I use a Safety Planer in my drill press to plane gradual steps in the top. First I draw lines to mark each step. The position of the lines is eyeballed according to how I want to shape the curves. Since the highest part of the curve in at the center of the body, it'll be left the full thickness of the top. Each step drops slightly with the last one at or near the edge depending on how I want the curve shaped. The guitar pictured here will have a shape similar to a Les Paul, so the edge will be about an inch and a half wide all the way around except at the waist where it'll be narrower. Each step is about 1/16" lower than the previous one. If I have a top that is 1/2" thick, and I have 6 steps down from the center section, the top will end up with a thickness of about 3/16" at the edge.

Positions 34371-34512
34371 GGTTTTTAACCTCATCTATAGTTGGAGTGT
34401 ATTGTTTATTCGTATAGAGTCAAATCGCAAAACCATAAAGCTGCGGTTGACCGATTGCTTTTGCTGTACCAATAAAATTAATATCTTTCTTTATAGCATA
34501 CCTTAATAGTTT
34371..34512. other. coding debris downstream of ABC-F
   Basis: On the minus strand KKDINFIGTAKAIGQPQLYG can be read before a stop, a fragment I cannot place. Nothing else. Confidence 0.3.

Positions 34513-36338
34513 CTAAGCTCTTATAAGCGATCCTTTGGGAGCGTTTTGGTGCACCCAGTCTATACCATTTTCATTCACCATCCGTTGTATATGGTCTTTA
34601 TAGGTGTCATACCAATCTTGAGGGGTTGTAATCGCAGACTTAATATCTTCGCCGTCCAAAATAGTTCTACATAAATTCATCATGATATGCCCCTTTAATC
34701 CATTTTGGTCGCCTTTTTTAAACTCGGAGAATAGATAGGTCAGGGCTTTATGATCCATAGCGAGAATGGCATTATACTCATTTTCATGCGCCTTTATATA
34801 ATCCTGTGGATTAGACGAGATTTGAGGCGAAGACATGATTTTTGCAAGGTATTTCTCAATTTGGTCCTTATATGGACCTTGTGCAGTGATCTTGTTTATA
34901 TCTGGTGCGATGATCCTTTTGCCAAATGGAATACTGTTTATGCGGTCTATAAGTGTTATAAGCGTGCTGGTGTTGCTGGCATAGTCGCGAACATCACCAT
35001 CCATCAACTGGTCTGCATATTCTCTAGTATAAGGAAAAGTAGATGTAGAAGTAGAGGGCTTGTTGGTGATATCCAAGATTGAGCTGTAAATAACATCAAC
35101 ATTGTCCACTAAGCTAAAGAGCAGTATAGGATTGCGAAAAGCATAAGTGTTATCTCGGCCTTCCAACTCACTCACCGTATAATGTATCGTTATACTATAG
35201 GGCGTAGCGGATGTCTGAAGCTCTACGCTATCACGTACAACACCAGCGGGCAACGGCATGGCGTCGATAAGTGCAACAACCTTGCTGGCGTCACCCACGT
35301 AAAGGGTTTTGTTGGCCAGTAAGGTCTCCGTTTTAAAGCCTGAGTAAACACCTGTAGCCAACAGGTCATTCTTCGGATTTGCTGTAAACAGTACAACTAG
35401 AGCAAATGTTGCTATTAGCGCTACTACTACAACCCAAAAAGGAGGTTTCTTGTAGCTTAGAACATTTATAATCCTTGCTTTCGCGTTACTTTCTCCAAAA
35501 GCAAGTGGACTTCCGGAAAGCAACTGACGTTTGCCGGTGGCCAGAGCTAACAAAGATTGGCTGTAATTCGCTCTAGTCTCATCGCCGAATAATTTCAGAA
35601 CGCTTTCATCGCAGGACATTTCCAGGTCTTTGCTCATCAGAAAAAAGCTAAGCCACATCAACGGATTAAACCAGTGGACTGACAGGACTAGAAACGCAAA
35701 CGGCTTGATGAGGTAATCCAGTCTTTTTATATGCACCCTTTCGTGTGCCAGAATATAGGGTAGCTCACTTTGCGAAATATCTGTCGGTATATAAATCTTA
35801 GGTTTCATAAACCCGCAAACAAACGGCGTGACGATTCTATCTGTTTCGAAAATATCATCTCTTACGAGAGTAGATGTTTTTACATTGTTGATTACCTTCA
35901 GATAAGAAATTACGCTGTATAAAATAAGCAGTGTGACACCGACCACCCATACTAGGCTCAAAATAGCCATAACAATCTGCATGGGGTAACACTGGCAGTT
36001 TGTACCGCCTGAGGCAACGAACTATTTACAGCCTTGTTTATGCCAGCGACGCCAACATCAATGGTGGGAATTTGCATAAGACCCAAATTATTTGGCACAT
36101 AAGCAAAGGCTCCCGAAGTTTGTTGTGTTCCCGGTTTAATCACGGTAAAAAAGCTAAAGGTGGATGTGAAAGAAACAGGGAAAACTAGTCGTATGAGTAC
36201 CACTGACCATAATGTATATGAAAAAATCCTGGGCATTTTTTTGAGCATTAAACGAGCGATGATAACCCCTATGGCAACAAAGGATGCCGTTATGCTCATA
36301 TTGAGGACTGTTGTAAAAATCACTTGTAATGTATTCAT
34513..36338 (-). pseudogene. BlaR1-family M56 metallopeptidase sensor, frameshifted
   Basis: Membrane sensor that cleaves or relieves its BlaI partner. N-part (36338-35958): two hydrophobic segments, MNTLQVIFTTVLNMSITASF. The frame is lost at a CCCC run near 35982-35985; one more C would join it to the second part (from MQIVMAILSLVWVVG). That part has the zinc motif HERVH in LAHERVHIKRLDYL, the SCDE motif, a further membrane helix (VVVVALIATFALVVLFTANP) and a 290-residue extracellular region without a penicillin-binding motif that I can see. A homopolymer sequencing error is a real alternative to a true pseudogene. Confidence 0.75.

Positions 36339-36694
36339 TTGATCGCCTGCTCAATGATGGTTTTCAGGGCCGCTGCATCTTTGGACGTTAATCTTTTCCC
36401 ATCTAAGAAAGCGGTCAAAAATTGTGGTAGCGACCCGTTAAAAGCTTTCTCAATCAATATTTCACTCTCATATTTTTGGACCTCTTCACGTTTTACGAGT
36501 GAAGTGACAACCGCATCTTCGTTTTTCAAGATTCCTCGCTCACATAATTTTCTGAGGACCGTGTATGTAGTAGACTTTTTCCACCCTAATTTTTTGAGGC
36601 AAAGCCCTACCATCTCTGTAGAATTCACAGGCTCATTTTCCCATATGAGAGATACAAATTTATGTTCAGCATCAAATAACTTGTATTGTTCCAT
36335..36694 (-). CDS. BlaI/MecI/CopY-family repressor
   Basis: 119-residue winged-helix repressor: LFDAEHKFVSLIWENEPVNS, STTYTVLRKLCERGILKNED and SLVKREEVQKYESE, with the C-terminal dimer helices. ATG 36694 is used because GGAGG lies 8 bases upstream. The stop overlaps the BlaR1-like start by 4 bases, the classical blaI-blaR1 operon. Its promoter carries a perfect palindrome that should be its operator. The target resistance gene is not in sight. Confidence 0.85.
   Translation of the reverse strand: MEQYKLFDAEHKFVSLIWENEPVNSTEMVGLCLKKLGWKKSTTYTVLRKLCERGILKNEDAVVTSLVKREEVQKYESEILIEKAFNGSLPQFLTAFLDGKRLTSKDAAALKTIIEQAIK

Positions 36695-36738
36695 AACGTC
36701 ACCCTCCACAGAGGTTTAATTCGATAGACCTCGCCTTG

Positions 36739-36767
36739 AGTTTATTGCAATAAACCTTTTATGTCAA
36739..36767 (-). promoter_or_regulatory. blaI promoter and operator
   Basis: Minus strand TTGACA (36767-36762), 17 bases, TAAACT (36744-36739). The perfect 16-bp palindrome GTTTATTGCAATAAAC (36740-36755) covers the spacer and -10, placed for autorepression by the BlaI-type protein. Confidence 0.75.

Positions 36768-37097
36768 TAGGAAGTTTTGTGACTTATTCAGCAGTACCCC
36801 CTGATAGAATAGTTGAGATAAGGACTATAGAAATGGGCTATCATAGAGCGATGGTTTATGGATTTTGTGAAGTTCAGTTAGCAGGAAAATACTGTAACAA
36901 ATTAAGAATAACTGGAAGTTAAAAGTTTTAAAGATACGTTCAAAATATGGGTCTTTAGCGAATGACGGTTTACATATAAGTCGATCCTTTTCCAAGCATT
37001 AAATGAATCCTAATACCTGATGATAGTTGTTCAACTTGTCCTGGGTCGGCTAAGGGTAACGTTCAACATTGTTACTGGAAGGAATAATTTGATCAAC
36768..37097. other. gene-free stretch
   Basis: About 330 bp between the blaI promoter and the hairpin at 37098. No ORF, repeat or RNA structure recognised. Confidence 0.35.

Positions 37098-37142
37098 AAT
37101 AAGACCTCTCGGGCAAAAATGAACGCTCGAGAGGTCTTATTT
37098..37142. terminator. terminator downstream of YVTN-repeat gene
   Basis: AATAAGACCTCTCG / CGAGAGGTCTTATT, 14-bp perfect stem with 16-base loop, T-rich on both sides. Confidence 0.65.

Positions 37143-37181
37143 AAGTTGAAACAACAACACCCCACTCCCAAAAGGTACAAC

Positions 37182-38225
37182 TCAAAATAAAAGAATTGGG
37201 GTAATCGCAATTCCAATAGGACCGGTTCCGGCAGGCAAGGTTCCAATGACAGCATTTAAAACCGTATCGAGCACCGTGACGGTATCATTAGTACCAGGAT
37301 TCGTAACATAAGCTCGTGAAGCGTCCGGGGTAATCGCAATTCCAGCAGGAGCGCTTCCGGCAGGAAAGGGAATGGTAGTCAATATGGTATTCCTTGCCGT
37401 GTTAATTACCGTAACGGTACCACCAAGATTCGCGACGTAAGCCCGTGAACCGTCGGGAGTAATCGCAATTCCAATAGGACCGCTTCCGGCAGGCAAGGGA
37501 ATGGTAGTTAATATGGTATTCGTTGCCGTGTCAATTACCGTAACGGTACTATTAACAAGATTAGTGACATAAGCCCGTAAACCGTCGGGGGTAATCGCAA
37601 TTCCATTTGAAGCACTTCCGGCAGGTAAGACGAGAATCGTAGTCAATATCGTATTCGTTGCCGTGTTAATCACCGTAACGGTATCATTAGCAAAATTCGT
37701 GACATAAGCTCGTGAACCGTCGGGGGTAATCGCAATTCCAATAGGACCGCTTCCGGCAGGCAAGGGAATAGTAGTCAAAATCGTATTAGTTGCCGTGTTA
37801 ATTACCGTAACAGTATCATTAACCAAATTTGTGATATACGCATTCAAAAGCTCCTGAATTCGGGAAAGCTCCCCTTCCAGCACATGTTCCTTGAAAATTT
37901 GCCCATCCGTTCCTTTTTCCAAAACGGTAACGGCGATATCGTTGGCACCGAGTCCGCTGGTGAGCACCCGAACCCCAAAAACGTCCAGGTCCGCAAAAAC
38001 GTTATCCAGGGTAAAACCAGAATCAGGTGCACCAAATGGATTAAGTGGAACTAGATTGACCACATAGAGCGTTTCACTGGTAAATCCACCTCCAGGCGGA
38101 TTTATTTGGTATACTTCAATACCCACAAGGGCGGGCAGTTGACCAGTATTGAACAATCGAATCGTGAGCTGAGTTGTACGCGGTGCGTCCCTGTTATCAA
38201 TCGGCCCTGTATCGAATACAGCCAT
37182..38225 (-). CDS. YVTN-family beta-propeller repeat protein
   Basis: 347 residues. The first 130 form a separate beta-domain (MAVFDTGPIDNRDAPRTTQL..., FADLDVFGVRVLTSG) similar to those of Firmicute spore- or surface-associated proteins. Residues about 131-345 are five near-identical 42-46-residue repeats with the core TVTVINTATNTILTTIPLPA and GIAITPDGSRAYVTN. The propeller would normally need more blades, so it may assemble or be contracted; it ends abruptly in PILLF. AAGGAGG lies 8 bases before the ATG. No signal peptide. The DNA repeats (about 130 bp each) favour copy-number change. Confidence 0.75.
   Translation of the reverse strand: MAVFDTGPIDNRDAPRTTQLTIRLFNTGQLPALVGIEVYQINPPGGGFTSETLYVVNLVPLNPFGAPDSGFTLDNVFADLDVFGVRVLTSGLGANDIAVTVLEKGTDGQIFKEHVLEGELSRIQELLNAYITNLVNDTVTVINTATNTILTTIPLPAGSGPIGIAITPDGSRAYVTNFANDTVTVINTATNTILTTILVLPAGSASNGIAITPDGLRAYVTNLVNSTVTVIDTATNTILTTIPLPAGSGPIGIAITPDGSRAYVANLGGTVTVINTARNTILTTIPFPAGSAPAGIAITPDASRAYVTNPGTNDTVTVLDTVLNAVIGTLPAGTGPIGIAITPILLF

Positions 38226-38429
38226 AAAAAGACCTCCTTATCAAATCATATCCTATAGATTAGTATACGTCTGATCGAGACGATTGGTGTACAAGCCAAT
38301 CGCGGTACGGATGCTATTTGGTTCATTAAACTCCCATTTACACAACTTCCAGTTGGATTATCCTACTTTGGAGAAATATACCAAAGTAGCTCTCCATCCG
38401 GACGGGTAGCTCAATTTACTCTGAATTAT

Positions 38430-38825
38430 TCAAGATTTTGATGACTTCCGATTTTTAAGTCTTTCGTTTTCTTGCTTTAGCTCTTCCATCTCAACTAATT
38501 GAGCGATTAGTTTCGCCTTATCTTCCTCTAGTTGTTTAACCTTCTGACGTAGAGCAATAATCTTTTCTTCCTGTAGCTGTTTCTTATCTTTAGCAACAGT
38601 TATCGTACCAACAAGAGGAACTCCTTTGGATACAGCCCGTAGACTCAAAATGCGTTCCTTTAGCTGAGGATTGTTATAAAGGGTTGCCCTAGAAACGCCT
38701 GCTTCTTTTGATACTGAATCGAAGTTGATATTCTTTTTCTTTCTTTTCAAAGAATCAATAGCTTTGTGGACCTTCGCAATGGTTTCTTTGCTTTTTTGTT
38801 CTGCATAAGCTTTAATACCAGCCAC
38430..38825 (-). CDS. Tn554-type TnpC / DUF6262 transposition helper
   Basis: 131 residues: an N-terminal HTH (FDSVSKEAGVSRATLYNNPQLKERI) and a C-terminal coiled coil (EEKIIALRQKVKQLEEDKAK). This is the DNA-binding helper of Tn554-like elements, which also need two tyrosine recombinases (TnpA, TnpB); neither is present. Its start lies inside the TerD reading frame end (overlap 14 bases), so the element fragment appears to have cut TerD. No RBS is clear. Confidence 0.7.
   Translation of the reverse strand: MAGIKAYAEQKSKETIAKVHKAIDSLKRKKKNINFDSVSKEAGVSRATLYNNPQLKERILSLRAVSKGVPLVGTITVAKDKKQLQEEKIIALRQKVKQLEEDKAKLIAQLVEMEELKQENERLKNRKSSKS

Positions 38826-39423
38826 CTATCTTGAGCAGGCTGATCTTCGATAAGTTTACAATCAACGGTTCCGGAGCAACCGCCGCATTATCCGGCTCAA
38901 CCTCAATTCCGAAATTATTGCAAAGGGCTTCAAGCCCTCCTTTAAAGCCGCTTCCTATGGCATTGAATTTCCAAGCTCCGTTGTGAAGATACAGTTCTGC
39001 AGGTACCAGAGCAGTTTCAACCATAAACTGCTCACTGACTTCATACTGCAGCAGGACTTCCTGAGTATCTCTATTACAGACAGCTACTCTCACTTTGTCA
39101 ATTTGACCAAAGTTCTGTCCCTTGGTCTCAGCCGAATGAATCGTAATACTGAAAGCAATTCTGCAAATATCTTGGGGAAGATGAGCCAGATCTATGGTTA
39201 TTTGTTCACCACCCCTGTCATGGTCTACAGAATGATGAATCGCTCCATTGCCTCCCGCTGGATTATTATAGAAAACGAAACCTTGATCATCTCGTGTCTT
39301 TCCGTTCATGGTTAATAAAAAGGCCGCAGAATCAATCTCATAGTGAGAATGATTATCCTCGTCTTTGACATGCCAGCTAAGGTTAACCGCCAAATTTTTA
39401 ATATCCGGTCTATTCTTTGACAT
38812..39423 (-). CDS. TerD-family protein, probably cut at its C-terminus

Since I have to work from the center out, I have to plane from the edge all the way in toward the edge of each step. This destroys my lines, so I have to redraw them before I plane the next step. For that reason, it's a good idea to draw out the lines on a separate sheet of paper and transfer them to the body for each pass of the planer.
The edges of the steps won't look as nice as if they'd been cut with a CNC router, but it doesn't matter since the steps will be blended together.
Once the planing is finished, I'll start blending the steps together.
I've tried belt sanders, drum sanders and random orbital sanders, but the best way to blend the steps together is to use some simple hand tools.
After the steps have been blended, I'll go over the top with some 80 grit sandpaper and fine-tune the surface.
I still have some detail shaping to do, but you get the idea. And that's how I carve an electric guitar top.